What is achalasia?

Motor disorder. Achalasia is a motor disorder of the esophagus. Achalasia is characterized by two things: 1) failure of relaxation of the sphincter between the esophagus and stomach when swallowing, 2) no normal mobement of the esophagus. Best treatment is minimal invasive surgery (or robotic) cutting muscle and a partial "wrap" procedure called heller myotomy with fundoplication.
Broken esophagus. Achalasia is where the esophagus does not function to propel food into the stomach. Because the valve entering the stomach usually only opens when it gets a signal that food is coming from the esophagus, it tends to rarely open due to this lack of function of the esophagus. The valve then gets stiff, and prevents passage of food into the stomach. Treatment is aimed at permanently opening the valve.
Swallowing disorder. Achalasia is a disorder of the muscles of the esophagus leading to swallowing problems. It usually has two components: 1) failure of propulsive ("peristaltic") contraction of the muscles of the body of the esophagus; and 2) failure to relax of the lower esophageal sphincter (the outlet of the esophagus into the stomach). Both lead to obstructive symptoms and gradual dilation of the esophagus.

Related Questions

What is achalasia?

Achalasia. Inability of esophagus to move food down toward stomach. May be neurological or infectious in origin. Some autoimmune causes as well. Read more...
No function. Basically, the esophagus doesn't work to propel the food into the stomach in a coordinated fashion because the nerves that coordinate this function don't work. Cause is typically unknown, but probably related to a viral infection somehow. Treatment is directed at opening the lower esophageal valve to relieve the symptoms (no cure for the nerves). The newest treatment is poem. Read more...
Achalasia. This is a progressive disorder of the esophagus in which the esophagus no longer has the ability to push food into the stomach and at the same time, the lower esophageal sphincter pressure is increased. The most common symptoms are difficulty swallowing and regurgitation. Symptoms may be confused with gerd. Diagnosis is made with endoscopy, x-rays, and esophageal manometry. Read more...

What is achalasia?

Esophageal disorder. Achalasia, rare disorder, affects the ability of the esophagus to move food toward the stomach.Muscular ring, sphincter, where esophagus and stomach come together normally relaxes during swallowing. In people with achalasia, sphincter does not relax as well. The reason for this problem is damage to the nerves of the esophagus.Can be idiopathic, caused by infection, or sometimes cancer. Read more...
Achalasia. It is a motility disorder of the esophagus when the distal esophagus at the junction with the stomach can not relax, therefore difficult to pass solids and liquids into the stomach. See full info educational info at http://en.Wikipedia.Org/wiki/achalasia and/or http://www.Mayoclinic.Org/achalasia/. Read more...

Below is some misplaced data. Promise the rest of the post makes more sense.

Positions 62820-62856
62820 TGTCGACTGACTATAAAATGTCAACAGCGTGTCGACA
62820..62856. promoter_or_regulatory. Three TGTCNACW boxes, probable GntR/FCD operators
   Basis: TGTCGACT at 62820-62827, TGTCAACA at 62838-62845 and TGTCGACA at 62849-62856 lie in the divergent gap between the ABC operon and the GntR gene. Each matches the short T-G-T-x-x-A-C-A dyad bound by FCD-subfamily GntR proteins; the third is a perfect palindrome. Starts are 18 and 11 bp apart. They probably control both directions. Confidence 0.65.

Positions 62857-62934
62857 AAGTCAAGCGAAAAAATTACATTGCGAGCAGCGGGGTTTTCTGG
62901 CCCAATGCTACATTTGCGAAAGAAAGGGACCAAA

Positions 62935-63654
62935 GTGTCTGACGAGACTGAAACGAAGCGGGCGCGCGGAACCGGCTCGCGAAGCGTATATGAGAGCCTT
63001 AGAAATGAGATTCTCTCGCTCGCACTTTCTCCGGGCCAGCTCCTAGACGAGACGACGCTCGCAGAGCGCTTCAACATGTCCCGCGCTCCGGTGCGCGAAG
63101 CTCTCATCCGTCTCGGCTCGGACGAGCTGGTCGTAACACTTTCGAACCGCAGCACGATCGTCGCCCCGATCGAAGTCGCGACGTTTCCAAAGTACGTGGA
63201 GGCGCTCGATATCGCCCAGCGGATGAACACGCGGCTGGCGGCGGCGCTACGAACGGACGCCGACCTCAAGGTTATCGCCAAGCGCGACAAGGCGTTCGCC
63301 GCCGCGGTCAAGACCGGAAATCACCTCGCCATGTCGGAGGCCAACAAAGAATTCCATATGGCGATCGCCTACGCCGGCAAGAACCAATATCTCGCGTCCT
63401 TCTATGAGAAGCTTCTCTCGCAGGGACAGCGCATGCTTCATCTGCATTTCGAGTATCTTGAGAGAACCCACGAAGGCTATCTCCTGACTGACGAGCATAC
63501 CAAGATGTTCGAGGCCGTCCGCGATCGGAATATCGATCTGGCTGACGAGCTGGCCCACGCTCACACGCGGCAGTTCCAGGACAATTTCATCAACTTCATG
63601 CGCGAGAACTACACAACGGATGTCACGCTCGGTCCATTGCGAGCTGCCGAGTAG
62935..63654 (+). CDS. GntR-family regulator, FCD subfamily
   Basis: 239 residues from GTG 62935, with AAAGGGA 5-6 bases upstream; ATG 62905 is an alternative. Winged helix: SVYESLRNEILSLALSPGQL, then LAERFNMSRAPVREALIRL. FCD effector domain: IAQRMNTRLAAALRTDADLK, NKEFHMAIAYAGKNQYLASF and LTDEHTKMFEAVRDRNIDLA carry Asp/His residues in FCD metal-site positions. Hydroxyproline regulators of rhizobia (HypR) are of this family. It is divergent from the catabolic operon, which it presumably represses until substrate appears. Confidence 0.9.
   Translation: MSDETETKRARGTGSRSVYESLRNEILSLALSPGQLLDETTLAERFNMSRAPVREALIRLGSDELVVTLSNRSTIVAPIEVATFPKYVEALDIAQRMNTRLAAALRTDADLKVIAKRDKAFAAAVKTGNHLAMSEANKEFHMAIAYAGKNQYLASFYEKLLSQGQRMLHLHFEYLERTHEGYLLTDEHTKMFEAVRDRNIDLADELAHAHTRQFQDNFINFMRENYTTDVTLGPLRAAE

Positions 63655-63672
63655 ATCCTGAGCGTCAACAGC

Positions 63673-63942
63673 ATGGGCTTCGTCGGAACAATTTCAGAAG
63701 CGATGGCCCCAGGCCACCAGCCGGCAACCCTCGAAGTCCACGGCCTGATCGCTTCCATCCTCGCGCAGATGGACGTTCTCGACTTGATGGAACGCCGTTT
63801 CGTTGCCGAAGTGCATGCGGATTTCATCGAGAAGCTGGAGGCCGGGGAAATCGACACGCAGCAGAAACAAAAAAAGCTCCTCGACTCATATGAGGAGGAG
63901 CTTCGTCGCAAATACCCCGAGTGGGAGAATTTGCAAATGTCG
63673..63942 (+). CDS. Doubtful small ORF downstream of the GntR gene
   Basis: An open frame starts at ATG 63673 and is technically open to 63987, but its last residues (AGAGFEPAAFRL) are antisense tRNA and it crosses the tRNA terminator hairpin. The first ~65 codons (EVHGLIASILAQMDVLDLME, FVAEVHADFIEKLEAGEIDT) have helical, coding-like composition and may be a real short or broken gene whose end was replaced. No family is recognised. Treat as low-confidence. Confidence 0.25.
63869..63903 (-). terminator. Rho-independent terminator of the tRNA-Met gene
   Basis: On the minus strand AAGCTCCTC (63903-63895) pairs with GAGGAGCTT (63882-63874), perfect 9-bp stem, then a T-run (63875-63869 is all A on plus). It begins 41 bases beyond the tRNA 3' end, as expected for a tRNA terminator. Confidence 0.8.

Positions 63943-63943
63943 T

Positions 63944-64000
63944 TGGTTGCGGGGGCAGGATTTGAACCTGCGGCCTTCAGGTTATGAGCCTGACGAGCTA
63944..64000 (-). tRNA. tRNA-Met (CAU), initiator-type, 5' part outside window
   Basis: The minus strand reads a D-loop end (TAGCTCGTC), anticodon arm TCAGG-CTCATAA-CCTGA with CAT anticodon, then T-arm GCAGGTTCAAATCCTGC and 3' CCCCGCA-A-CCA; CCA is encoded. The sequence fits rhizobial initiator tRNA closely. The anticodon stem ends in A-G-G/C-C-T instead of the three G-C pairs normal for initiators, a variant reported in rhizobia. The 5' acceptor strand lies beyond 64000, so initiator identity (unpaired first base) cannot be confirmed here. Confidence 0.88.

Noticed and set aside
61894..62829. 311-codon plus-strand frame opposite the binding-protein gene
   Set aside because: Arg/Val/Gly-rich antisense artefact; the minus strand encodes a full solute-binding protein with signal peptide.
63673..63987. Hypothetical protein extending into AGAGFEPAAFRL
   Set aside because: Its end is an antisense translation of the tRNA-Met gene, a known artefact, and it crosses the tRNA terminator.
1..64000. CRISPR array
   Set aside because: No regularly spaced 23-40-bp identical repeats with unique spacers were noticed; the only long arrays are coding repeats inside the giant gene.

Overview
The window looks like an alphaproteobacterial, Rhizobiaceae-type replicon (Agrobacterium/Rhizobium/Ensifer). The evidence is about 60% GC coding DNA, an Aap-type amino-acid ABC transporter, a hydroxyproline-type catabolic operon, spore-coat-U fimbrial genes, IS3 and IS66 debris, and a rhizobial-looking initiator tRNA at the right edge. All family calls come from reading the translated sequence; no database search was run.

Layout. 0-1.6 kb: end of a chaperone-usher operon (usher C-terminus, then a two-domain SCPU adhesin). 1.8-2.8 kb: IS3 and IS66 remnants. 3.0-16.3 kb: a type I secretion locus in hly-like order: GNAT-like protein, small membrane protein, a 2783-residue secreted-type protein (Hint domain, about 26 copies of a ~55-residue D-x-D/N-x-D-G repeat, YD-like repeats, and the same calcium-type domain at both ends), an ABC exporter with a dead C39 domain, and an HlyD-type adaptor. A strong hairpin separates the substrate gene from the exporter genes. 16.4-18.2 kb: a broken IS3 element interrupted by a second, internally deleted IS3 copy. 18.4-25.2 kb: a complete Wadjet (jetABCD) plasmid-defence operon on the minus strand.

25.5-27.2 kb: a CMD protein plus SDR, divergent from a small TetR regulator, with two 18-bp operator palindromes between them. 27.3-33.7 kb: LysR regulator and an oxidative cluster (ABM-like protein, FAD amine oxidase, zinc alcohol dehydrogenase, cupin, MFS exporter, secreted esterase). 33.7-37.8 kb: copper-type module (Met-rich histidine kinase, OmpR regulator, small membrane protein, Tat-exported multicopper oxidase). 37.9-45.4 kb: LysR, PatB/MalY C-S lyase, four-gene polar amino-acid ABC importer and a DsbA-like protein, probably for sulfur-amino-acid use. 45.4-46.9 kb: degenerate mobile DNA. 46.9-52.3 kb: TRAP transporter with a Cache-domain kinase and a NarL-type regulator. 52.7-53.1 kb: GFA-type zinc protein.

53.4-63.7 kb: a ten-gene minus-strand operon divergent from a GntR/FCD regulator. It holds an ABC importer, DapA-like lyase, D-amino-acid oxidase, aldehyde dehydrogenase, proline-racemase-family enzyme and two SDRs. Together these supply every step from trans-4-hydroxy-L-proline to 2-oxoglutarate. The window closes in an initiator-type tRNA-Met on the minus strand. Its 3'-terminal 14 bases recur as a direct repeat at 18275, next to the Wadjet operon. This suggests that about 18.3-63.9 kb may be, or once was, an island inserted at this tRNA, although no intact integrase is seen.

What are symptoms of achalasia?

Difficulty swallowin. With both solid and liquids, and usually throwing up undigested food. Of course similar symptoms can be caused other conditions as well, including esophageal cancer, so proper work up is required. Read more...
Dysphagia. This is the medical term for difficulty swallowing. Slow eating, being the last one at the table, and weight loss are also common. Intermittent chest pain can also occur from spasm. It is also common to have the sensation that the food is sitting in the chest, not going in to the stomach. Bad breath can also occur due to food staying the esophagus for a prolonged period of time. Read more...

What are the symptoms of achalasia?

Achalasia. This is a narrowing of the esophagus which can be very painful. It is usually associated with painful and difficult swallowing of both food and liquids. Sometimes it can be treated by dilating the esophagus to reduce the pain and narrowing. You should see a gastroenterologist for further treatment. Read more...
Achalasia . Usually difficulty swallowing, sensation foid is stuck in the chest, occasionally associated with intermittent chest pain and weight loss. Most effective and most invasive treatment is surgically cutting the muscle of the valve, that can be done laparoscopically or endoscopically (poem). Read more...
Achalasia symptoms. Difficulty swallowing regurgitation reflux weight loss vomiting endoscopy is performed to exclude a malignancy of the esophagus. X-rays often demonstrate a narrowing or birds beak of the distal esophagus. Manometry is diagnostic. Laparoscopic surgery with a heller myotomy is highly effective treatment. Read more...

I have achalasia, what is classified as End Stage Achalasia?

See answer. In patients with late- or end-stage achalasia the esophagus may appear significantly dilated (megaesophagus), angulated, and tortuous giving it a sigmoid shape. Read more...

Is type 3 Achalasia same as what is also called vigorous Achalasia?

Yes. Although we do not use that term anymore. Now we just call it type III or sometimes spastic achalasia. Hope that helps. Read more...
Yes, they are. basically the same, but Vigorous Achalasia is based on an older classification system using diagnostic criteria from conventional manometry, while Type 3 is a newer classification system based on high resolution manometry criteria. Read more...

On PA & Lat chest images, besides achalasia, what else could cause the gastric bubble to be missing/unseen?

Normal xray. Either presence or absence of a "gastric bubble" on a chest Xray is entirely normal. If swallowed gas is in the stomach, usually a "bubble" is seen. If not, no bubble. That's all. When a gastric bubble is seen, its size and location might give a clue about achalasia or other conditions. But absence of a bubble on any particular xray is meaningless. Read more...